She did, however, take advantage of the associations, staying with the Bretons in Paris — Andre Breton was the most important Surrealist — and meeting important artists such as Pablo Picasso, Joan Miró and Max Ernst. Marcel Duchamp arranged for a gallery exhibition.
She reunited with Rivera in 1933 in New York, where he was working on a mural at Rockefeller Center that was canceled after he refused to remove a portrait of Lenin in it.
When they returned to Mexico City, they moved into a house Rivera had had built, which was designed with two connected houses and studios, one for each. But Frida moved out in 1934 to an apartment, after she discovered Rivera and her younger sister, Christina, were having an affair. After the discovery, Kahlo had an affair, too, with the sculptor Isamu Noguchi.
Thus began a pattern of betrayal and forgiveness. Each couldn't live without the other. Rivera, a traditional macho Mexican man, had never met such an independent woman nor an artist he so admired. Kahlo had never met an artist she considered as great nor a man who could be as tender as he was cruel.
The next decade was especially productive for Kahlo, a time when her style and subject matter matured. The imagery continued to be unflinching but the finesse of its presentation mitigated the harshness. She also became known for her distinctive style, wrapping her braids with flowers and dressing in colorful native dresses that concealed her right leg, shortened by the bout with polio.
Though her currency as an artist grew, her visceral subject matter, no matter how adroitly rendered, made the art a tough sell to most collectors.
Yet as her confidence grew aesthetically, her health worsened. She had had several dozen surgeries to correct complications from the trolley accident, which weakened her and did little correctively.
By 1940 she was spending most of her time at La Casa Azul. At some point, it was painted the bright blue which gives it its current name, and Kahlo and Rivera filled it with a trove of pre-Columbian statuary they had collected for years. Though enlarged by her husband, who had purchased the house from her now-dead parents, its heart was the original, traditional design in which all the rooms opened onto a central courtyard. Kahlo painted the rooms in bright colors. (She could give Monet a run for his money in that regard.) Though Kahlo could have afforded to modernize the house, she retained most original elements such as the wood-burning stove and oven.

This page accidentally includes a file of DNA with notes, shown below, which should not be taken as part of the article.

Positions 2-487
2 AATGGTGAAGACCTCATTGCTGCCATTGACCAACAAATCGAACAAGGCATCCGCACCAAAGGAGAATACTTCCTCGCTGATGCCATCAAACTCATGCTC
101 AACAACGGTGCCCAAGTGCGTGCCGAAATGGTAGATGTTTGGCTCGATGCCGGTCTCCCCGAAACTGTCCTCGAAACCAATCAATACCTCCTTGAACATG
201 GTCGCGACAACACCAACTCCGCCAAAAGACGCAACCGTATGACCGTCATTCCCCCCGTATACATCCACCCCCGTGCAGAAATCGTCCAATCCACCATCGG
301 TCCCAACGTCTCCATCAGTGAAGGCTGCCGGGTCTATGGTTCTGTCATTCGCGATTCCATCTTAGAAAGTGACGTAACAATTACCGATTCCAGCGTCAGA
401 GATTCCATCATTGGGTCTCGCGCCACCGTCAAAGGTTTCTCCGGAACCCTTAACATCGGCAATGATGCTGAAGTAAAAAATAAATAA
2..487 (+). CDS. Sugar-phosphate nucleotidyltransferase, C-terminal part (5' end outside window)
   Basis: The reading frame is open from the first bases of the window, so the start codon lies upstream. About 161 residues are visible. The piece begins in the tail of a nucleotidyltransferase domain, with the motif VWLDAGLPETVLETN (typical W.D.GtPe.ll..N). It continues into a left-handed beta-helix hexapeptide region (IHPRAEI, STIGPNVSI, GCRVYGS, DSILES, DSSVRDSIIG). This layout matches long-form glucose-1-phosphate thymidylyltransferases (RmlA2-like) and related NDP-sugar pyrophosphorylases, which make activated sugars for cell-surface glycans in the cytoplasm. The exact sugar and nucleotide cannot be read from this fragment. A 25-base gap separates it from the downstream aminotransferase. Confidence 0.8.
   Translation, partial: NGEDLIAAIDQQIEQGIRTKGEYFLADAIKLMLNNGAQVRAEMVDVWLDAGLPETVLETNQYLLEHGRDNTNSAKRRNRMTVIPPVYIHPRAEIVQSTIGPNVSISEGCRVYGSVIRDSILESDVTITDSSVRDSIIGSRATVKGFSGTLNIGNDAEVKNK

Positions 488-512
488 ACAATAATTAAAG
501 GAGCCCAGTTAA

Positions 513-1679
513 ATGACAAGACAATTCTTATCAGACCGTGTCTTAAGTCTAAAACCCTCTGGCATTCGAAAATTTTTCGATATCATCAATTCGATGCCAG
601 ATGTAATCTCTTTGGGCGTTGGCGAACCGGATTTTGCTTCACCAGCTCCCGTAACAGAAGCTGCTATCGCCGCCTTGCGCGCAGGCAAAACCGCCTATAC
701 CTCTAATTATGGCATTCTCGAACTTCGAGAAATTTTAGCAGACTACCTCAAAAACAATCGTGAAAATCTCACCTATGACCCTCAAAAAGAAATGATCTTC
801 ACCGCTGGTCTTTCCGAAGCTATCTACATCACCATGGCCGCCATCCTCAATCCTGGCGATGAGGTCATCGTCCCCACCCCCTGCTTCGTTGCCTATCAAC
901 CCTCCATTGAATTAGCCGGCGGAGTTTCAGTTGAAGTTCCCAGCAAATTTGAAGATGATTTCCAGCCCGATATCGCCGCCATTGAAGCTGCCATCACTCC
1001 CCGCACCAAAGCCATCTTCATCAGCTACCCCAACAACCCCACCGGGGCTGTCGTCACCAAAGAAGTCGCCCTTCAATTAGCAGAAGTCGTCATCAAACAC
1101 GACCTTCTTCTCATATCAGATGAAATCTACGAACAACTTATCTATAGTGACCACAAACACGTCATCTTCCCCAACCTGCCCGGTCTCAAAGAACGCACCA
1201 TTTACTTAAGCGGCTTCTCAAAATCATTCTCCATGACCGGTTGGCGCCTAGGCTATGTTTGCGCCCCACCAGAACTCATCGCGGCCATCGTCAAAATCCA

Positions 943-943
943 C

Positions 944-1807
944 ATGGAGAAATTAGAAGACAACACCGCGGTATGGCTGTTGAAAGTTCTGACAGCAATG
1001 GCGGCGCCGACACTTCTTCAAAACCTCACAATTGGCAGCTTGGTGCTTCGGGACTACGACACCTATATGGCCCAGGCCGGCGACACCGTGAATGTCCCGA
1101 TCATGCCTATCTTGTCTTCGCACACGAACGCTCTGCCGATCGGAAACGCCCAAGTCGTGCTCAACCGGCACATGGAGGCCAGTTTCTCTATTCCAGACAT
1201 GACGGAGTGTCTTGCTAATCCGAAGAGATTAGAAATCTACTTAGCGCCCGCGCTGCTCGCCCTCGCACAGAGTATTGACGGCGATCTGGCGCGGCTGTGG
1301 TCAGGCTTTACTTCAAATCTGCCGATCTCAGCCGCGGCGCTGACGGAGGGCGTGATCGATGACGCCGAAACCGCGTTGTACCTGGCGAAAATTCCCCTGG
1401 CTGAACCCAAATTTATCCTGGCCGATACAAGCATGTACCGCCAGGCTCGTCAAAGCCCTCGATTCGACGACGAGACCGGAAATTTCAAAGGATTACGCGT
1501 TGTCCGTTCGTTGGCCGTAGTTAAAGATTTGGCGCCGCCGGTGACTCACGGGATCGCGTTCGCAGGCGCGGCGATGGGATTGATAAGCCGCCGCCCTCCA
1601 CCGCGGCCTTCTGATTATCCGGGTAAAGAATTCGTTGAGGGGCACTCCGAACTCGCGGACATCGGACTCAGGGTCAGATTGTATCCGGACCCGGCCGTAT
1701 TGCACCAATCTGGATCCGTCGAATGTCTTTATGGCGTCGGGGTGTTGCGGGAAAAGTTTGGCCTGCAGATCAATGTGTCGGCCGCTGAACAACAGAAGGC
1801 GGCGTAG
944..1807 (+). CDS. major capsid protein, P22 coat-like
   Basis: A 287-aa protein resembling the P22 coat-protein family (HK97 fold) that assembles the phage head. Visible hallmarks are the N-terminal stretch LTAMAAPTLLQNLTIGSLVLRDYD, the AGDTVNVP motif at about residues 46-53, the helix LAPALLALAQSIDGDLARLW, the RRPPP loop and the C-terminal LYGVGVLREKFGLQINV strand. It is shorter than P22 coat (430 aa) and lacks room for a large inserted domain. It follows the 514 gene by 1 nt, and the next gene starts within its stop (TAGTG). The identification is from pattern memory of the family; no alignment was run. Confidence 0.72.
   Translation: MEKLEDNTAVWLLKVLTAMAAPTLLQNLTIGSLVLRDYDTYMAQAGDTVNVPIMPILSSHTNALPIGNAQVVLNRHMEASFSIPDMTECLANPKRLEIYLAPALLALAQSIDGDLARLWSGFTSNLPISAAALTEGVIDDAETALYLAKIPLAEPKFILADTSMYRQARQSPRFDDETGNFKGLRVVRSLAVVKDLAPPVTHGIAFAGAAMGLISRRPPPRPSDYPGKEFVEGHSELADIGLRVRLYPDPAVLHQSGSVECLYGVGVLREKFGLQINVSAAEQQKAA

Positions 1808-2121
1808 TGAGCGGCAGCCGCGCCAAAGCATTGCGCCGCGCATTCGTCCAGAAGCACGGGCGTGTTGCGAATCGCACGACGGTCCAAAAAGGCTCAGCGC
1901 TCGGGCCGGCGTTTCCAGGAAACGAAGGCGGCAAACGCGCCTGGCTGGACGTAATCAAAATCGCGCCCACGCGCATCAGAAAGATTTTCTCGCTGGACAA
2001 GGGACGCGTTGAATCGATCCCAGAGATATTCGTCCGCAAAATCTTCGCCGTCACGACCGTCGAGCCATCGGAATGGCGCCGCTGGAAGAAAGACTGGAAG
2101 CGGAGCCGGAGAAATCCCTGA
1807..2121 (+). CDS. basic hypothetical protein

Her body began an inexorable decline in 1944, with more treatments and surgeries that couldn't halt her failing health. Still, she had the strength to create some of her most powerful paintings during the next five years, including The Broken Column. Six more operations followed in 1950, leading to a lengthy hospitalization from infections. When she was able to return home, she could no longer walk and required round-the-clock nurses even though she had a loving staff who had been with her for decades.
Kahlo no longer had the dexterity to paint her precise portraits, so she turned to still lifes, mostly arrangements of fruit, using broader, coarser strokes. They were in the tradition of vanitas paintings popular in Northern Europe during the 16th and 17th centuries, in which human mortality was represented by symbolic elements including fruits, which eventually decay. Kahlo's fruits have the same sensuous quality.
In 1953, the same year a gallery in Mexico City had a solo show of her work, her right leg, which had become gangrenous, was amputated. Her death on July 13, 1954, at her beloved Casa Azul was officially ruled as caused by a pulmonary embolism, but there were suggestions that she overdosed on pain medication.
During Kahlo's lifetime, she produced more than 200 works of art, most of them paintings. Almost one-third were self-portraits, and they became the nexus to her popularity. In her popularization, though, her life is often simplified and overshadows her art. Frida Kahlo at Home has its share of airbrushing. It's a good entry-level introduction to the artist, but she's worth a deeper look.